Court interpreters up and down the country are protesting about the government’s latest plans – to outsource all court interpreting services to one agency, Applied Language Solutions (ALS).

In an ongoing effort to save time and money, the Ministry of Justice (MoJ) began a 12 month procurement process to find an agency that could streamline the system of finding and booking court interpreters. ALS was successful in its tender to the MoJ and selected as the sole provider of legal interpreting and court interpreting services. This new agreement will begin on 1 October.


Controversially, the new framework agreement will result in the abolition of the National Agreement on the Engagement of Interpreters in Criminal Proceedings and the National Register of Public Service Interpreters. The former was only launched in 2001 to give non-English speaking victims and defendants the right to a fair trial, and it stipulates that all court interpreters should be registered on the independently verified NRPSI. Now, all court interpreters must register with a new national database managed by ALS itself.

Many court interpreters are outraged at this development, and have begun plans for mass protests and walk outs. They are worried that their status as agency workers will remove any freedom they had to negotiate for better pay, and fear that this will result in poorer interpreting standards and fewer security safeguards which could lead to miscarriages of justice.

Less pay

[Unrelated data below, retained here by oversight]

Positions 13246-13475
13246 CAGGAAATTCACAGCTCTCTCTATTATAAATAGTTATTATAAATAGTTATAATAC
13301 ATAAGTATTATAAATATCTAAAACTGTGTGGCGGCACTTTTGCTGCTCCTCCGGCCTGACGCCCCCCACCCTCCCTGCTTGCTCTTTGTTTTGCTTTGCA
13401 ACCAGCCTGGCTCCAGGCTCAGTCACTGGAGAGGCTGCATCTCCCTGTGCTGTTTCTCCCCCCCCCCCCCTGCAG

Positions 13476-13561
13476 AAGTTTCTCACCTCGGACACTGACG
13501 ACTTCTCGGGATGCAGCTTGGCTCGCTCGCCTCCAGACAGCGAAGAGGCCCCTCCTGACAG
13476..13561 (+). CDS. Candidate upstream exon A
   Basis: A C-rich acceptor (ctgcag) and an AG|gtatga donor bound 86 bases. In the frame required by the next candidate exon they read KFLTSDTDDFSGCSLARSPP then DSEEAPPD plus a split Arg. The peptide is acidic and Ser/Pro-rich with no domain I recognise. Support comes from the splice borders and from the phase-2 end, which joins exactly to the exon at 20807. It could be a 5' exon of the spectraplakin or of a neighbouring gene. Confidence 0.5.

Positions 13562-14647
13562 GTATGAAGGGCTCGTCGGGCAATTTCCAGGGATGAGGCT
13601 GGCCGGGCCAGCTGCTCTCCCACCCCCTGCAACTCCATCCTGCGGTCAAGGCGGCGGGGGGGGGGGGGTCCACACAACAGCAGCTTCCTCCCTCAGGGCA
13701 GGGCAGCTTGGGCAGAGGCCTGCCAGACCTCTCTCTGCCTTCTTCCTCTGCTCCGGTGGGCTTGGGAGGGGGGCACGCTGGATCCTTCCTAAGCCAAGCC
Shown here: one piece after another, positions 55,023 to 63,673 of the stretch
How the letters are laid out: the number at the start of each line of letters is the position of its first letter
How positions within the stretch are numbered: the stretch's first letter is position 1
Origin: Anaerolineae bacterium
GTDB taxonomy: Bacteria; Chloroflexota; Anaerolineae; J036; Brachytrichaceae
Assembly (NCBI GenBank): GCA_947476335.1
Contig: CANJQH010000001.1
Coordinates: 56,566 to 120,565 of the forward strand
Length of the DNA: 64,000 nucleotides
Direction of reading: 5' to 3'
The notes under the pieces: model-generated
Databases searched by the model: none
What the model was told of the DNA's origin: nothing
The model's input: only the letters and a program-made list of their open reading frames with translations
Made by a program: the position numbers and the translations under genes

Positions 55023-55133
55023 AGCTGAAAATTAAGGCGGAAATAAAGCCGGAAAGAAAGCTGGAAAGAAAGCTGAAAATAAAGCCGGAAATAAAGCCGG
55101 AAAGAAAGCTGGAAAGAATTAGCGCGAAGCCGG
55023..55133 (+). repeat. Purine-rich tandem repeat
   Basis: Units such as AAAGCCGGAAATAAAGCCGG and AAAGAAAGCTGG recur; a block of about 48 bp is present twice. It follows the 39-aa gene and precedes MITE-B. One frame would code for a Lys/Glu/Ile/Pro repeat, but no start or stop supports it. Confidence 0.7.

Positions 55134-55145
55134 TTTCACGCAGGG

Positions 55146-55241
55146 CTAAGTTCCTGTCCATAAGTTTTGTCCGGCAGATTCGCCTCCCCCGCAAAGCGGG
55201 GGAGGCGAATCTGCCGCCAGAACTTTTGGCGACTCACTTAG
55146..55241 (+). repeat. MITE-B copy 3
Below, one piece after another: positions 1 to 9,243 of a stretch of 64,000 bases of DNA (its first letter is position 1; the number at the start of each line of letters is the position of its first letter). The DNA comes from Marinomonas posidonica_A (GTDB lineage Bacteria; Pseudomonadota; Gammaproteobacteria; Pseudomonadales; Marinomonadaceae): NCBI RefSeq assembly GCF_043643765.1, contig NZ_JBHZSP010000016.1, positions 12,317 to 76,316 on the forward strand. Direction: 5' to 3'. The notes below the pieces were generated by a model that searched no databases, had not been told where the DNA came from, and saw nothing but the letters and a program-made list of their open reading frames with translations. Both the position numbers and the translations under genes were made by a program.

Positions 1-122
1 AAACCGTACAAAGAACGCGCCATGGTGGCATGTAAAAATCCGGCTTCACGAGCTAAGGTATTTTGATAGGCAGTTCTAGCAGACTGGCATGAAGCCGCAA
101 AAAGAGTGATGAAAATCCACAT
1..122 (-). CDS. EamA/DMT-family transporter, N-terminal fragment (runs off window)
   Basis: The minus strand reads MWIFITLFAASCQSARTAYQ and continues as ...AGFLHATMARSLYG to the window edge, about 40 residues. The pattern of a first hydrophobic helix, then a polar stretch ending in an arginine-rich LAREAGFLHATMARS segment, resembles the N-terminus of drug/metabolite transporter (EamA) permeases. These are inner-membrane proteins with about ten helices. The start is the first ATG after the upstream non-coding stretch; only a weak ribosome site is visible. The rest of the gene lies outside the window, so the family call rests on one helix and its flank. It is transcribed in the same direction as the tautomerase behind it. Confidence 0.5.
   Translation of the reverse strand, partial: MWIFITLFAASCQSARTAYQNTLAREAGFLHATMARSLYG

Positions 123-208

Under the new plans, ALS requires all court interpreters to undertake a test run by independent assessors, at the cost of £100. On top of this, the MoJ will no longer provide funding for travel and accommodation costs, meaning the new three-tiered flat rate fees paid by ALS (£16, £20 and £22 per hour) will be the maximum that any court interpreter could expect to earn, regardless of their qualification or experience. This could result in some court interpreters taking home less than the national minimum wage, whereas before they could look to earn up to £85 per hour plus expenses.

Guillermo Makin, of the Society for Public Service Interpreting Ltd, is against the new measures because: “Court interpreting services will be farmed out to a private monopoly that will also regulate the profession.” He says that: “Interpreter organisations have repeatedly offered the Ministry of Justice a plan in writing that would not increase expenditure but would cut it. There is a precedent”.

Polish translator Mateusz Kiecz said: “A lot of professional and experienced linguists around the country are now gathering for walkouts to protest against this contract as it will have a detrimental effect on delivery of justice for minorities. This could lead to inexperienced and unqualified people working within the delicate environment as the Criminal Justice System”, he said.

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